Jack pine (Pinus banksiana) is an eastern North American pine.Its native range in Canada is east of the Rocky Mountains from the Mackenzie River in the Northwest Territories to Cape Breton Island in Nova Scotia, and the north-central and northeast of the United States from Minnesota to Maine, with the southernmost part of the range just into northwest Indiana and northwest Pennsylvania. defoliates mature jack pine. The jack pine budworm, native to North America, has a range that coincides almost exactly with jack pine, its preferred host. Root borers, root feeders, shoot and stem borers, leaf feeders, needle miners, and sucking insects affect the survival and growth of seedlings. Many other insects feed on jack pine cones.
Jack pine is very hardy and well suited to northern climates. It can be used in windbreaks, although it is susceptible to ice storm damage and may be difficult to find in nurseries. This species is native to the Chicago Region according to Swink and Wilhelm's Plants of the Chicago Region, with updates made according to current research. Joe Pine is offering all timber within the sale area for sale through his agent, Selling Timber Enterprises (hereafter referred to as “S.T.E.”). The timber sale area supports predominately mature loblolly pine sawtimber, with some mixed pine and hardwood pulpwood, and will be reforested following harvest.Author: Robert Bardon.
In Missouri, jack pine is most commonly seen in landscape plantings as an ornamental or planted as a windbreak. It is native to forests of the northeastern United States and Canada, where it is an important source of pulpwood and lumber. Between 19a series of 12 experimental fires, each 0.4 ha in size, was conducted in a mature jack pine (Pinusbanksiana Lamb.) stand (1899 origin) in north central Ontario.The fires were carried out under a broad range of burning conditions to gather quantitative fire behavior data for forest fire management purposes.Cited by: 179.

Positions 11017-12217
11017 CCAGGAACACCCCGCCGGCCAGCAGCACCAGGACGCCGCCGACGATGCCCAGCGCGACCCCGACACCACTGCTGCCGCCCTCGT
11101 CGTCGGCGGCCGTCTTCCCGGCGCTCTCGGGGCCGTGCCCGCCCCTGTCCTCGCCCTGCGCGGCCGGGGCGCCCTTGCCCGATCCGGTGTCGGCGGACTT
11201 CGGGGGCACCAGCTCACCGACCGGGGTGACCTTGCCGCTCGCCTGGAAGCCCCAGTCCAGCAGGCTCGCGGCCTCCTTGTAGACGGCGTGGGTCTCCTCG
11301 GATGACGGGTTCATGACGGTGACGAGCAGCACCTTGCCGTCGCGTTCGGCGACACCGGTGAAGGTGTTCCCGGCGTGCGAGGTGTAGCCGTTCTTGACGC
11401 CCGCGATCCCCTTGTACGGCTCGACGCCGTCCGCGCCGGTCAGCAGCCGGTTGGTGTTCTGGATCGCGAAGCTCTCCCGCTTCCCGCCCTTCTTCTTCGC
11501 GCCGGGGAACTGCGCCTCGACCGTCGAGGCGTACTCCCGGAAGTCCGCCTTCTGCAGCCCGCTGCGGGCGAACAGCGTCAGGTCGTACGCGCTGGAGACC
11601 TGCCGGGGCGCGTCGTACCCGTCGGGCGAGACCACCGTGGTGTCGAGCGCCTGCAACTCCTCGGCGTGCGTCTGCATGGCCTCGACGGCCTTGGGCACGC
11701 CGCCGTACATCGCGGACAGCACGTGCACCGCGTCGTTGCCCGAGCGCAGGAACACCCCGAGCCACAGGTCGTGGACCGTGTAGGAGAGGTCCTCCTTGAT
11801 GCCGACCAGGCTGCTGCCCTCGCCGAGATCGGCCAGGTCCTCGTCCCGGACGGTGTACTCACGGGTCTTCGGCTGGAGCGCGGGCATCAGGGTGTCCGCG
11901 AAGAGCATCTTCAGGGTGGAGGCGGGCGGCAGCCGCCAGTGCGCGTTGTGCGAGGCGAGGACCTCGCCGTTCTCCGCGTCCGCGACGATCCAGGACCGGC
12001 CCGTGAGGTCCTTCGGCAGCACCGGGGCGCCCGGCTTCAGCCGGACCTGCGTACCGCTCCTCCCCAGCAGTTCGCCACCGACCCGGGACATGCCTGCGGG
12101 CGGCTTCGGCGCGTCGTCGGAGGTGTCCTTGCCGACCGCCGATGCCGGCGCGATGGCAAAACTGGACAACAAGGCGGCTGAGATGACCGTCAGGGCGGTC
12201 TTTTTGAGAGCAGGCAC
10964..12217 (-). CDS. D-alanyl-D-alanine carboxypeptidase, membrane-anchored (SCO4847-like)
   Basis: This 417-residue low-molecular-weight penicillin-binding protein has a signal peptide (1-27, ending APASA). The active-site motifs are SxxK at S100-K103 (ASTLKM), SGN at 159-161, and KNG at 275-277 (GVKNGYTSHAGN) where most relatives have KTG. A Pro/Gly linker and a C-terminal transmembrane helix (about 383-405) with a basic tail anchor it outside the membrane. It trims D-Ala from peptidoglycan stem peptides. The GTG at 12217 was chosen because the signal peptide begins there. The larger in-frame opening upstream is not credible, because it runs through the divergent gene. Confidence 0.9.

The jack pine (Pinus banksiana) is a native of the Lake states, the northern New England states and much of Canada. It has been planted widely in Iowa, but is a less desirable tree than many of the other pines. It will survive on the driest soils in the state, and makes rapid growth during the first 10 to 15 years. It is a rather small tree, reaching a height of 40 to 60 feet. Kirtland's warbler (Setophaga kirtlandii), also known as the jack pine warbler, is a small songbird of the New World warbler family (), named after Jared P. Kirtland, an Ohio doctor and amateur naturalist. Nearly extinct just 50 years ago, it is well on its way to recovery. It requires large areas, greater than 160 acres (65 hectares), of dense young jack pine for its breeding habitat.Class: Aves.